War Remnants Museum & Reunification Palace
Breakfast set us up for day one – a visit to the War Remnants Museum. The gargantuan collection of tanks, fighter jets and helicopters in the entry courtyard made it look like the backlot of a Hollywood studio. But any delusions about these war machines being mere props in a movie faded when we wandered through the sobering photography exhibits of the museum. Photographs taken by journalists, many of whom perished in the war, showed harrowing images of helicopters fallings from the sky, gun battles and birth defects caused by Agent Orange. This was our first real glimpse into this region’s tragic past.
In the afternoon, we visited the Reunification Palace. This lavish residence, rebuilt after its destruction in 1962, was a modern take on the French colonial predecessor that had once stood in its place. Designed by Paris-trained Vietnamese architect Ngo Viet Thu, it is a baffling architectural masterpiece not to be missed.
We wandered through this property for nearly two hours, marvelling at the ostentatious meeting rooms, the private 50-seat cinema and elaborate basement bomb shelter. We even had a drink on what used to be President Nguyen Van Thieu’s rooftop dance bar equipped with a grand piano, helicopter pad and stunning views of the city.
To date, no other landmark in this world has succeeded to impress and confuse me so much.
Over the preceding days, we visited many sites in and around the city. The Mekong Delta, the Củ Chi tunnels to name a few. We were harrowed by the scars of war, warmed by the kindness of local people and completely exhausted by the heat. Between each excursion we returned back to the hotel for high tea or a dip in the pool, a welcome respite from the intense humidity.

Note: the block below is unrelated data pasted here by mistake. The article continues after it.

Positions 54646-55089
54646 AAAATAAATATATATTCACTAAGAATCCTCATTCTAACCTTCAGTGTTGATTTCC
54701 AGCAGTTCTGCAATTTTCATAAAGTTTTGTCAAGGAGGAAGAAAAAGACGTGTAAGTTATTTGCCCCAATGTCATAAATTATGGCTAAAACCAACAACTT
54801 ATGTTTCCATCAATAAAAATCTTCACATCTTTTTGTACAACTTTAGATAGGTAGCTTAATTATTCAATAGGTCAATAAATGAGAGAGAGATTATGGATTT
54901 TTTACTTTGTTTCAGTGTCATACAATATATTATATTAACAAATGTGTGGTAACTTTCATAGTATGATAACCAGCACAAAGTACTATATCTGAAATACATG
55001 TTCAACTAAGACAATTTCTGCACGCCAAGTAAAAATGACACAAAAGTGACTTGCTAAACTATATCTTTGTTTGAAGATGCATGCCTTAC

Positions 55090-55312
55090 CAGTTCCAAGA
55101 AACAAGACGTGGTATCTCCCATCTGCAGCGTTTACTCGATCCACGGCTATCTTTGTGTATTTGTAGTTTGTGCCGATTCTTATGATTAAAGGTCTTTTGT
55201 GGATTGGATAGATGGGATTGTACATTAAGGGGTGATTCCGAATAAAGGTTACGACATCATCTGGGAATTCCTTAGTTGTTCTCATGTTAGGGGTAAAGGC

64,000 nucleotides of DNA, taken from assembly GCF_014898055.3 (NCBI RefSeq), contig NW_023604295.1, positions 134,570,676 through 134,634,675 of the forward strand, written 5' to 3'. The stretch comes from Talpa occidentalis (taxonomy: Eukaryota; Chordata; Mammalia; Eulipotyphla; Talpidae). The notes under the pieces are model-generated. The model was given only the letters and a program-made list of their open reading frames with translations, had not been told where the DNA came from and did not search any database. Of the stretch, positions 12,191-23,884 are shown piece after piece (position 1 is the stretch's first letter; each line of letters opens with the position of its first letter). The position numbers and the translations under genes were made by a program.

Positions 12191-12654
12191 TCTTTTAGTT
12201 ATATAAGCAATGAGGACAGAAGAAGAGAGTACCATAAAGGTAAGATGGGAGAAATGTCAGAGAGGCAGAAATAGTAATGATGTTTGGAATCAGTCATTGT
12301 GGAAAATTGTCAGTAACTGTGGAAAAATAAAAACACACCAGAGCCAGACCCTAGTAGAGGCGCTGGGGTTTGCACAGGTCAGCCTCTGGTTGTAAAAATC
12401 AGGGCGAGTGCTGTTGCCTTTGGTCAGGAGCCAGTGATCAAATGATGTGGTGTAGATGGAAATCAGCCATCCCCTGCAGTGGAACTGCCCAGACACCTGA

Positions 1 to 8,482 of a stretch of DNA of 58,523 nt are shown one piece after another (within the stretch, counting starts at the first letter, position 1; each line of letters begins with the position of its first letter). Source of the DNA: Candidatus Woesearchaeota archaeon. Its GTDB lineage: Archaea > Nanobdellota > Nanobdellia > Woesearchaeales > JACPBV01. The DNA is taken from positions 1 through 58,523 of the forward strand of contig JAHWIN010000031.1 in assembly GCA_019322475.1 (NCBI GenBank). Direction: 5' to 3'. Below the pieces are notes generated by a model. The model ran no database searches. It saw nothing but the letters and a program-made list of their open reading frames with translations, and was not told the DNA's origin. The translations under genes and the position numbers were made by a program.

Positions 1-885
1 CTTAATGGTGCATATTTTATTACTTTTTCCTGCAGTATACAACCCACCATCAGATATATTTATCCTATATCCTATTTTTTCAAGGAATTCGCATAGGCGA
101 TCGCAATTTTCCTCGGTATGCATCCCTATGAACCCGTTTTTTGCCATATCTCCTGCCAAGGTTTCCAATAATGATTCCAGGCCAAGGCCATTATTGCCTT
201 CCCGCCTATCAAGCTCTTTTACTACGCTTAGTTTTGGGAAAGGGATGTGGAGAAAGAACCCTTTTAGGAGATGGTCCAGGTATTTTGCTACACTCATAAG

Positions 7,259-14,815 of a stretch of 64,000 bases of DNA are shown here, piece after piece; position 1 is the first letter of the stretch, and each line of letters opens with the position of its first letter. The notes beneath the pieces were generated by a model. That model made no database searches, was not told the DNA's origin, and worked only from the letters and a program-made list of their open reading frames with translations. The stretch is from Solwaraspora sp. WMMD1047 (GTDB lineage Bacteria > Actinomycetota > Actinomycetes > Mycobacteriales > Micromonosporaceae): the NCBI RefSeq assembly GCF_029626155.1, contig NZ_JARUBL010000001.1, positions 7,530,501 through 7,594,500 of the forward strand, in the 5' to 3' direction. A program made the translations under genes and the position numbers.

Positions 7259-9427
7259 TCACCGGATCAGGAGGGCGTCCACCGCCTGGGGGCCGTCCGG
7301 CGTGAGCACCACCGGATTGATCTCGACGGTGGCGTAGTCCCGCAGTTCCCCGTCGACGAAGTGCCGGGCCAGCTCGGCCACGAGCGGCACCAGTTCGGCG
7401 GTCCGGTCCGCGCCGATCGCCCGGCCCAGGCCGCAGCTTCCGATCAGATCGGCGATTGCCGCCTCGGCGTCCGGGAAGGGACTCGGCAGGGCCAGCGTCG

Each morning over breakfast, we recounted the previous day’s learnings while indulging in a smörgåsbord of Vietnamese food and pastries. It was the perfect place from which to ponder, at arms length, the complexity of the city while retreating at days end to listen to live piano in the lobby bar. And before bed each night, to indulge in a night cap while listening to the buzz of the mopeds in the streets outside.
A Saigon Landmark
When I think back to my visit, I am reminded of a painting in the hotel, ‘School Girl’ by Ha Huynh My. This painting, featured on the second floor (and on every room key card) shows the beautiful but ordinary life of a Vietnamese school girl dressed in an áo dài dress and holding white flowers. This piece sums up so much of my visit to Saigon – the brightness of local people, and the sweetness with which they carry themselves. I thought it was so fitting that the hotel would choose this image to represent the spirit of Saigon.
The key to building a landmark is noticing the subtleties of an environment and incorporating them into every facet of a property. Everything from the decor to the architectural design should pay homage to the city it represents. The Park Hyatt Saigon accomplishes this effortlessly. It is the only new property in Saigon that truthfully acknowledges the city’s French colonial heritage while incorporating design elements from Vietnam’s rich artistic history.
Sometimes it is so difficult to understand a place from the perspective of an outsider. But I left Saigon feeling truly acquainted with this beautiful and complex city thanks to this landmark hotel.